Ignoring the international perspective, I tend to favour a two-pronged approach consisting on the reduction of copyright term, but also to re-introduce registration. We could have a much shorter term subject to free registration and renewal. The Berne Convention makes it possible for copyright to exist as soon as the work is created, it flows from the pen to the paper as they say. Allowing registration again would make it harder to claim copyright, but would benefit society in the long run. The advantage of renewal is that it would let creators to profit from their work, and if it’s still viable they could renew the registration, but it would allow for works where the profit element is gone to slowly go to the public domain, enriching culture and helping us to tackle orphan works.  These proposals are not mine, they are part of the COMMUNIA network for the public domain, but I have yet to read any good argument against them.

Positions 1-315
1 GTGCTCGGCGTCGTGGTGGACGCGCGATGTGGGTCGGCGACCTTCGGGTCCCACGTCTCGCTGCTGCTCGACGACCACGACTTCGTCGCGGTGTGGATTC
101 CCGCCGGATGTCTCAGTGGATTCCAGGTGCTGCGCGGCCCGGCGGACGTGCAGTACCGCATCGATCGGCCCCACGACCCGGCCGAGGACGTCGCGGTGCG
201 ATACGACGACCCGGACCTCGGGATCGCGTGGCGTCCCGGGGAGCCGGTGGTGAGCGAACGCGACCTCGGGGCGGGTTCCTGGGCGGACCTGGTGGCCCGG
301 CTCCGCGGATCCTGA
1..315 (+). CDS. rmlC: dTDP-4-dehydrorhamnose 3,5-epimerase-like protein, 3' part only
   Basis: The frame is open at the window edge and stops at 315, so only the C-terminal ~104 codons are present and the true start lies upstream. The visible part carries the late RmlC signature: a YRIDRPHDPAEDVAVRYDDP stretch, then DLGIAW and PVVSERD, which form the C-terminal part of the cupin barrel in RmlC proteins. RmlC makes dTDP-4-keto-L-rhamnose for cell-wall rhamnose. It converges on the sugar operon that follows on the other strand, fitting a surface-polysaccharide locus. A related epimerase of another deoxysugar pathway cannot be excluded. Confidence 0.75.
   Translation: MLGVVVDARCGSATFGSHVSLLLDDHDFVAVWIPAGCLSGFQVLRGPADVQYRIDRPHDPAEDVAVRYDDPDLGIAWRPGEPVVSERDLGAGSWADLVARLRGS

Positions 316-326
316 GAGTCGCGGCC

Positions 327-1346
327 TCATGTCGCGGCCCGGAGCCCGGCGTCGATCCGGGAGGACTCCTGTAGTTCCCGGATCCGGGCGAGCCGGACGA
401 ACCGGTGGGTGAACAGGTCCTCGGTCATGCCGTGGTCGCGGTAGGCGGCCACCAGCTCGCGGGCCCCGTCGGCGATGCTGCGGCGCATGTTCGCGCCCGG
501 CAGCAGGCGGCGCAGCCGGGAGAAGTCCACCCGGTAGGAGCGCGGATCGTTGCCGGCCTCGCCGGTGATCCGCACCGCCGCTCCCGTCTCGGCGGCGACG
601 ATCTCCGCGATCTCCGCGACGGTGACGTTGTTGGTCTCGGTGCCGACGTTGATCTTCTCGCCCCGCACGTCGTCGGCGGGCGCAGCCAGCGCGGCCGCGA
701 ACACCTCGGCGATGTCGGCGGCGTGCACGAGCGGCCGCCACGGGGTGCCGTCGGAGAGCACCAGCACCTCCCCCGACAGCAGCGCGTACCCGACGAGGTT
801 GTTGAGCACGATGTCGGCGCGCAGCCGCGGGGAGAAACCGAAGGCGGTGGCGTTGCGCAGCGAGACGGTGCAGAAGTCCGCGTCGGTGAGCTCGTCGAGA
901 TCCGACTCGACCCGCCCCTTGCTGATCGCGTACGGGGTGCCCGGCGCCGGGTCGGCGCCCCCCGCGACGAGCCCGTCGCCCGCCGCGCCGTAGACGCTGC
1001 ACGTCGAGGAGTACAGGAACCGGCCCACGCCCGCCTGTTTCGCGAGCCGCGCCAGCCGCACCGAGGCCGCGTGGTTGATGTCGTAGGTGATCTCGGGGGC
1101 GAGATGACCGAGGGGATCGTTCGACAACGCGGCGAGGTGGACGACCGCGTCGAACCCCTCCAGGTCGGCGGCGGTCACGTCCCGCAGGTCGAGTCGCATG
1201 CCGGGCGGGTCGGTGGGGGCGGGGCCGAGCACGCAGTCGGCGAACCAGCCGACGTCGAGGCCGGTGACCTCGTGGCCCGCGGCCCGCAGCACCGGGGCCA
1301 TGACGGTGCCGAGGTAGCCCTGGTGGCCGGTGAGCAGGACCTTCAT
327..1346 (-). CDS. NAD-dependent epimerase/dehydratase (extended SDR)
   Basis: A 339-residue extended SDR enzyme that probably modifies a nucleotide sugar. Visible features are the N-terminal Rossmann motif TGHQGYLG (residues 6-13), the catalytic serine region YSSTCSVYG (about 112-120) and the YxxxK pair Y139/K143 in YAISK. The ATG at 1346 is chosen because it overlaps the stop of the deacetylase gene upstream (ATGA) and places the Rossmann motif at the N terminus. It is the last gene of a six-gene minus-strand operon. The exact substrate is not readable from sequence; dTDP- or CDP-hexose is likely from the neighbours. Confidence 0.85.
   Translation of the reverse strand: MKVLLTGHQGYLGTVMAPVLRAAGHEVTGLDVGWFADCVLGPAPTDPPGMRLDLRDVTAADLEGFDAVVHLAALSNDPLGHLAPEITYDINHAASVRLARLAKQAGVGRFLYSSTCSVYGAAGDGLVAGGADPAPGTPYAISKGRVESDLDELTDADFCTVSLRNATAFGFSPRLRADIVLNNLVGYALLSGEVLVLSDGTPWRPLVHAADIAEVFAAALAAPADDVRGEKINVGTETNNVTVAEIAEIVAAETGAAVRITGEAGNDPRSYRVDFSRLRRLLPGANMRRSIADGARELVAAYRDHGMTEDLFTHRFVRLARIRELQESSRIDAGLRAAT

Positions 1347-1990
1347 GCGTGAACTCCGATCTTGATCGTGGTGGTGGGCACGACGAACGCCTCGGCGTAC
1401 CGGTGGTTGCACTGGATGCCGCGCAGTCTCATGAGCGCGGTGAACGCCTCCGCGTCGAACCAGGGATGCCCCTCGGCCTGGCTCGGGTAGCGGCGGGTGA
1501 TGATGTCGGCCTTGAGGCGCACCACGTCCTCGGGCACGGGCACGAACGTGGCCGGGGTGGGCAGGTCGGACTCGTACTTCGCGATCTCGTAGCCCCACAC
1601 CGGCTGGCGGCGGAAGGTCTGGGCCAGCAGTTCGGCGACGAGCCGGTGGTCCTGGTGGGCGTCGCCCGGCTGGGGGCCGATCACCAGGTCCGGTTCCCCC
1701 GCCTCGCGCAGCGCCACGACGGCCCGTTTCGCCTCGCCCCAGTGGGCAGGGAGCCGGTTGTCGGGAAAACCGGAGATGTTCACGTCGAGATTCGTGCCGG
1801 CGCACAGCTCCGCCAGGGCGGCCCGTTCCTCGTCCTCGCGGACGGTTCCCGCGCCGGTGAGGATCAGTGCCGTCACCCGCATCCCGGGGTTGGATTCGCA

Having said that, I still welcome that this has become an electoral subject.

Comments 5

  1. Hello,

    I share your position on shorter copyright terms.

    However, I’m much more reserved on reintroducing (or introducing, for the jurisdictions which never had it) registration. Indeed, it seems to me the absence of registration is indeed useful for “professional” copyright holders, but it is also invaluable to everybody, in that it is a strong position of equality of works, not a question of who is the best placed to protect his creations.

    Besides, it would create a very deep problem: what prevents people in good place in the chain of creation (such as editors, either the traditional ones or the recent ones, like Amazon) to easily obtain, possibly through contracts, all the rights to works submitted to them? The creator don’t own the rights anymore, and only gets what the contract intended to give as a compensation, which would certainly be less than what the creator could be entitled to under a non-registration regime.

    Even free, a procedure of registration takes time and requires knowledge: it may end up being counterproductive, protecting only important copyright owners, who can afford lawyers and/or automatic systems of submission, and creating a gap between informed and motivated people, and the rest of the population.

    I think a much more interesting idea, with less possible negative consequences, may be to have a clear and international definition of the public domain, which is often described negatively.